by Richie Tankersley Cusick
© 1990 by Richie Tankersley Cusick. Cover Art not credited.
April Fools features one of the best opening chapters I’ve read in my Point Horror reviews. It flies out of the gate with a very believable and terrifying car accident. I was immediately invested in Belinda’s anxiety around the horrible decisions her friends were making. The rest of the book didn’t quite live up to the promise of this scene, but it was still an enjoyable read. I didn’t predict the ending, so kudos to Cusick for that. I thought for sure I had figured it all out. For most of the book, I was struck by how badly Belinda needed to find better friends. Hildy and Frank sucked on a deep and fundamental level. This was by design and a part of the story arc, but I still think Cusick was way too kind to them. I wish the book had spent less time on pranks and fake scares, even though that was very much in line with the theme and title. What April Fools really needed was higher stakes, more dire consequences, and a better fleshed-out villain than the one we got at the end. I think it would have benefitted from being less of a mystery and more of a true horror story. The book bears some obvious comparisons to I Know What You Did Last Summer, but it was not a rip-off by any means. April Fools is my least favorite of Cusick’s books that I have read (see The Locker and Trick or Treat) but I still had fun with it.
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It might not seem like much, but it has a big impact!
Observations & Spoilers:
April Fools opens with Belinda, Hildy, and Frank driving home from an April Fools Day college party. All three of them had been forbidden from going. Frank got wasted and declared himself the King of Fools. Hildy had to wrestle the keys away from him to drive them home. Just to make matters worse, it’s pouring out and really hard to see. It’s not clear whether or not Hildy and Belinda were also drinking, but they do take a less-traveled back road to avoid getting caught. I would say it’s heavily implied that none of them would have passed a breathalyzer. All seems to be going as fine as it can be when a car pulls up behind them and blaring its horn. Hildy wanted to pull over and just let them pass, but Frank is determined to ruin everyone’s night. That’s because Frank is a piece of shit, and he will prove this multiple times throughout the book.
Hildy tried to pull over and let the car pass, but Frank grabbed the fucking wheel from the passenger seat and almost ran the other car off the road. Then when the other car got ahead of them, Frank laid on the horn and stepped on the gas pedal. I’m guessing this was one of those older-style cars with no center column in the front. Their car bumped up against the car in front of them. Hildy and Belinda begged Frank to stop and eventually had to fight him off the steering wheel. Mind you this whole time it’s pouring and they are on a dark, windy, road with no shoulder. That’s when the car in front of them disappears. Belinda gets out of the car and runs down the hill to see if anyone is still alive in the crash. Frank and Hildy chase after her, yelling for her to stop. The car explodes before she can get to it. She can hear someone screaming inside.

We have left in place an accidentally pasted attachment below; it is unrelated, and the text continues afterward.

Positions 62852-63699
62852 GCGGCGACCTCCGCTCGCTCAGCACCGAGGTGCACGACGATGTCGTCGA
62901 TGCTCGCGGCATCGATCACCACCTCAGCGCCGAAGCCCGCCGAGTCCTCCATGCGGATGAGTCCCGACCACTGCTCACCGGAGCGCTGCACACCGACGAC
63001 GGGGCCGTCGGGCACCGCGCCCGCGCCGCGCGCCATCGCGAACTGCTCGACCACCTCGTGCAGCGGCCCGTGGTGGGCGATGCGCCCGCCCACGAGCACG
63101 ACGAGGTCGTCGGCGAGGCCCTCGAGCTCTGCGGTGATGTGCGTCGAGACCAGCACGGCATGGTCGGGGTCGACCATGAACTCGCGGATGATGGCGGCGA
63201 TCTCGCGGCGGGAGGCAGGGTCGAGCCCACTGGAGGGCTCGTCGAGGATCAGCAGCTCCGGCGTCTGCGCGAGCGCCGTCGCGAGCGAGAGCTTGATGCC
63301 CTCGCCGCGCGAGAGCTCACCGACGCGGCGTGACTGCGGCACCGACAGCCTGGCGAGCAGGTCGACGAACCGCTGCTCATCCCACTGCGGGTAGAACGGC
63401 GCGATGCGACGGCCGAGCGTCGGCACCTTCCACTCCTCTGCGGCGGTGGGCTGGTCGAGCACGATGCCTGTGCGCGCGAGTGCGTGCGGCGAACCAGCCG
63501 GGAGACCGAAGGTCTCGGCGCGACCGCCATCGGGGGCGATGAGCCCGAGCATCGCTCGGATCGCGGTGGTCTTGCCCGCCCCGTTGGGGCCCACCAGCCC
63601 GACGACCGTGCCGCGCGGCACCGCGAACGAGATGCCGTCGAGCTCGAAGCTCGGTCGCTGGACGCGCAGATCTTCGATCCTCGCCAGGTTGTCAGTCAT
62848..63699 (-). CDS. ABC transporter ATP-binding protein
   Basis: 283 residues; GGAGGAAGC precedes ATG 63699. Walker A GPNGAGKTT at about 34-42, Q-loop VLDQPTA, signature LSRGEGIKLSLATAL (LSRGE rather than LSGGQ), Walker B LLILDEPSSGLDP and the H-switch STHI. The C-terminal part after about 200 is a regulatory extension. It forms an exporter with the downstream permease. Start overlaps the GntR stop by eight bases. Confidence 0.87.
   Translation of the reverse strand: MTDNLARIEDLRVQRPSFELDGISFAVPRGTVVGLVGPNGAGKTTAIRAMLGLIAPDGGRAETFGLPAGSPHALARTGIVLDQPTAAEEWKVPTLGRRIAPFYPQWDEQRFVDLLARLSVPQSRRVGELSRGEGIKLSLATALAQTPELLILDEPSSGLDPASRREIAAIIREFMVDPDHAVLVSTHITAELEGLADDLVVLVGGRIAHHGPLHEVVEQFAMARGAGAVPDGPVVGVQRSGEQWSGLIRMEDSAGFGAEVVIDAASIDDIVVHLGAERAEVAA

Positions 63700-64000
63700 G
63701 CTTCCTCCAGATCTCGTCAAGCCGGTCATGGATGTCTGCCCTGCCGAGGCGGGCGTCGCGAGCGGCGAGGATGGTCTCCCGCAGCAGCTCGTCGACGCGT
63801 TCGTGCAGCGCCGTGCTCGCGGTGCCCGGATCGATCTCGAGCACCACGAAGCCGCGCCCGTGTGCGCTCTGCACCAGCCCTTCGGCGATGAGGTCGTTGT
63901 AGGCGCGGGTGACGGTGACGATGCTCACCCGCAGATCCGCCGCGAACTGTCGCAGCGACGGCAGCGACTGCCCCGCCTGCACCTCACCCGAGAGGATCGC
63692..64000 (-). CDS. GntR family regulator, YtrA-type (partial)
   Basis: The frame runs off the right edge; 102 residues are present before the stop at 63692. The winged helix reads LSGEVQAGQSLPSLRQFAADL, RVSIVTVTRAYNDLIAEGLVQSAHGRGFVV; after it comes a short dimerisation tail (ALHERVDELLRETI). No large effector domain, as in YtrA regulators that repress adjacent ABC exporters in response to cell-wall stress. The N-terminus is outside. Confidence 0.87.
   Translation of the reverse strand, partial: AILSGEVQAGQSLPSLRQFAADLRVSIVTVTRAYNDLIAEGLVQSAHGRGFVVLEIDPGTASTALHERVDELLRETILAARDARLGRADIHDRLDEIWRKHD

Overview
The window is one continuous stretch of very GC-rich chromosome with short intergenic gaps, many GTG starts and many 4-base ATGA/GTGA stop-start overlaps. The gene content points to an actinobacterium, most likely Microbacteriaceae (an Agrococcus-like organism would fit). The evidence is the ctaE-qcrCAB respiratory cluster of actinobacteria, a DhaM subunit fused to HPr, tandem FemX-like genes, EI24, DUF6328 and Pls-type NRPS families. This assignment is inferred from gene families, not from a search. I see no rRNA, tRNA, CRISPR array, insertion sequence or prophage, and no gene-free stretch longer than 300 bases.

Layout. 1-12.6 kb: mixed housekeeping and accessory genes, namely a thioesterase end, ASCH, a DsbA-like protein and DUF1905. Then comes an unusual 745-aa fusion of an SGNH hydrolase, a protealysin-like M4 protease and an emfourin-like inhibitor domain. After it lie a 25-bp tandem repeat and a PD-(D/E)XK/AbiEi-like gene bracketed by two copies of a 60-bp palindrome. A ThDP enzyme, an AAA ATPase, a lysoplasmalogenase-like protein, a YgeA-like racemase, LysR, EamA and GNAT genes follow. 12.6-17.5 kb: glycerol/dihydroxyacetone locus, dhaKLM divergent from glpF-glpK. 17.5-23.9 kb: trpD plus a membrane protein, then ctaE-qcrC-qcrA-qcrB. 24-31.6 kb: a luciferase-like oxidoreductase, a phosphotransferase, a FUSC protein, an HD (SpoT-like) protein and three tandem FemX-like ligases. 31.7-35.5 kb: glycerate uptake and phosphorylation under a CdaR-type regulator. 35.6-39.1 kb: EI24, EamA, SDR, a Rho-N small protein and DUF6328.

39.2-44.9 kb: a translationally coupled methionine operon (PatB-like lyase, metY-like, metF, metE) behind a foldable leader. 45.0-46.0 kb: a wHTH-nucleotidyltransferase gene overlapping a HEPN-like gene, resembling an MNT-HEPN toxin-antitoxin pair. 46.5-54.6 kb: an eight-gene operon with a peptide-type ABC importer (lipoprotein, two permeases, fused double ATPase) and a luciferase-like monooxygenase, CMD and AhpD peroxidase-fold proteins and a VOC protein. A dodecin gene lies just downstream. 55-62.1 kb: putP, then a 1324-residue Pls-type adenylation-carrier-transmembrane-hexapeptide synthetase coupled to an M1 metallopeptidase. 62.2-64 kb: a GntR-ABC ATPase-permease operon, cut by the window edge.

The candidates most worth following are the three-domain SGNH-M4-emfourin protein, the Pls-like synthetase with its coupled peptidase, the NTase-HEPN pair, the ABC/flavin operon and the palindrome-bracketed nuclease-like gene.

Belinda thinks she sees someone standing up by their car on the hill, but Hildy and Frank don’t believe her. They have to drag Belinda back to their car and promise they’ll report the accident from a payphone. Belinda finds foodprints up by their car, confirming that she did see someone standing and watching them. Belinda then grabs a wet rag from the side of the road to put it against her face, which is really gross but I guess she also wasn’t thinking clearly. The gas station payphone is broken so they never make the call. They would all be in a ton of trouble if they reported it to the police, so they make a pact not to tell anyone. There’s definitely no way that this decision comes back to haunt them.
Two weeks later, Belinda is still wracked with guilt over the accident. Hildy and Frank think it’s no big deal and she’s overreacting. They never saw any news reports about the accident and so they don’t really know one way or the other what happened. But there are still over 100 pages to go before Belinda finally realizes that she really needs better friends than these two asshats. Belinda works as a tutor and even has her own business cards. This is because she’s an ace student and her single mother is pulling double shifts at the ER to pay the bills. She is the sole reason Hildy passes anything. That’s because all Hildy cares about is the senior picnic and how popular her asshole boyfriend is. She’s not only shallow, but she’s selfish. It should come as no surprise that she would also take advantage of her best friend to work ethic.